Employee stock options are a benefit many companies use as an incentive and to align the interests of the company and its employees. There are two types of employee stock options: non-qualified (or non-statutory) and incentive stock options. Non-qualified stock options are the most common and you should understand the tax impact they have and how the tax implications differ from those pertaining to incentive stock options.
When a company awards non-qualified stock options, you get the right to purchase a specific number of shares of the company stock at a guaranteed exercise price. The options are good for a limited period of time (usually several years). Strictly speaking, you do not sell non-qualified stock options. You use the options to buy the stock at the exercise price if the company stock goes up in price, and then sell the shares at the higher market price.
When you exercise non-qualified stock options, the difference between the exercise price and the market price on the day of exercise is profit and is referred to as the compensation element. This profit is considered to be compensation by the Internal Revenue Service and is reported on your W-2 form at the end of the year. The compensation element is taxed as ordinary income along with your other wages. These taxes are due in the year the exercise takes place.
Most of the time people almost immediately sell shares they purchase with non-qualified stock options. However, you might choose to hold the stock for a time during which the price may change. If you follow this course, the market price on the day of exercise is considered your cost basis (the amount you have invested in the stock). When you do sell the shares, you subtract the cost basis and any transaction expenses from the total sale proceeds. The difference is considered a capital gain (or loss if the stock fell in price since you exercised the options). This is reported as a long-term capital gain or loss if you held the shares for more than a year from the exercise date. If you sold the stock in a year or less, you have a short-term capital gain or loss.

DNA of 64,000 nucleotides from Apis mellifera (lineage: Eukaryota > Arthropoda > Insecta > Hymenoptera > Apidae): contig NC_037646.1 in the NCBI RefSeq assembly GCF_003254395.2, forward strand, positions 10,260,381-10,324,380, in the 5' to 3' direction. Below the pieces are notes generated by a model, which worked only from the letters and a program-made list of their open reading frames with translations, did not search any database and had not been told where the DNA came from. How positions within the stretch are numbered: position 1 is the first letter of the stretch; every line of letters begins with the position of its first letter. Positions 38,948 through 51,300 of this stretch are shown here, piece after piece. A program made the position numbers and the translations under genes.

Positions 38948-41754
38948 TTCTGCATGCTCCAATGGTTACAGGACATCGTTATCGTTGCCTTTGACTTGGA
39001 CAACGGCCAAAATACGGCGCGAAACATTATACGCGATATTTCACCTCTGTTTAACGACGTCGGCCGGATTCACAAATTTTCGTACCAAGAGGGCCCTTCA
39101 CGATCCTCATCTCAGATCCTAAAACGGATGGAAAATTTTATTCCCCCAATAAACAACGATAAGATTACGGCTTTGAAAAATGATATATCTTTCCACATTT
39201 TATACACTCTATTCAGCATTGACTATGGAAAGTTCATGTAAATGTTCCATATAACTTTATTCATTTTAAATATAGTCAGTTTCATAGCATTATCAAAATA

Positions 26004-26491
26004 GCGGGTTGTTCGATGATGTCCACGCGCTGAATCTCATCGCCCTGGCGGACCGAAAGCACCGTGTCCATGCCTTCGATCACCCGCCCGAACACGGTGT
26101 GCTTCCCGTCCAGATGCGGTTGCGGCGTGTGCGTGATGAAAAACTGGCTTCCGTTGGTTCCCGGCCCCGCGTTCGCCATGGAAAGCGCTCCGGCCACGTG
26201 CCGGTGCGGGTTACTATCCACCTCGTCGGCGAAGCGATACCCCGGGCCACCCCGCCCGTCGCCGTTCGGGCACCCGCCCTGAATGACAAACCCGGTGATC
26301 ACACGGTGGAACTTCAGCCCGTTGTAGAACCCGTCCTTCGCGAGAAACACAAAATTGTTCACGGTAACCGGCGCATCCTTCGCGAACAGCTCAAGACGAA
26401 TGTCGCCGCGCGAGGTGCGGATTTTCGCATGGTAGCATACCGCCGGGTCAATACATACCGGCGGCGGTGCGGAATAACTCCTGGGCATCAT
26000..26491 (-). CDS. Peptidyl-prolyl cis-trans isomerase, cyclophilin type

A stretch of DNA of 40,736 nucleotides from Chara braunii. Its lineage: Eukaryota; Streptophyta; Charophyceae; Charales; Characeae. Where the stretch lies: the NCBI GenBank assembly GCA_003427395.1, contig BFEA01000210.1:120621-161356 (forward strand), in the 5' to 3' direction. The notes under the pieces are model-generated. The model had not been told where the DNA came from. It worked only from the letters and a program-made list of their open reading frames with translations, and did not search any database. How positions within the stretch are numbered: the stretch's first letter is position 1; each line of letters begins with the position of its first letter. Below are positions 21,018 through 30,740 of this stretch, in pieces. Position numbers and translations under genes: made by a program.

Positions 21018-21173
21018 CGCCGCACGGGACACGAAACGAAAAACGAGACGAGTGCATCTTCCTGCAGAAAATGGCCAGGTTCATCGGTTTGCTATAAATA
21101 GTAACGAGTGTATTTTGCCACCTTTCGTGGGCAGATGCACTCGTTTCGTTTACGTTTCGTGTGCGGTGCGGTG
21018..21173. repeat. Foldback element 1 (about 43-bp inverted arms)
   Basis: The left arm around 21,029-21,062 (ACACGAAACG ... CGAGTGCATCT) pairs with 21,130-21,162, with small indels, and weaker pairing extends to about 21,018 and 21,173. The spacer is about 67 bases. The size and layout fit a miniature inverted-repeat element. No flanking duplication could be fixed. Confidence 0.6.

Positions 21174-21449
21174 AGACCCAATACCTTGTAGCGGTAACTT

Incentive Stock Options
Incentive stock options, or ISOs, are similar to non-qualified options except for the tax impact. You are supposed to wait at least one year after being awarded ISOs before exercising the options. Then you must hold the shares for at least one additional year. If you follow thee holding rules, all of your profit is considered a long-term capital gain and taxed at a maximum rate of 15 percent. This means the difference between the exercise price and the market price on the day of exercise is taxed as a long-term capital gain, not as ordinary income.
Based in Atlanta, Georgia, W D Adkins has been writing professionally since 2008. He writes about business, personal finance and careers. Adkins holds master's degrees in history and sociology from Georgia State University. He became a member of the Society of Professional Journalists in 2009.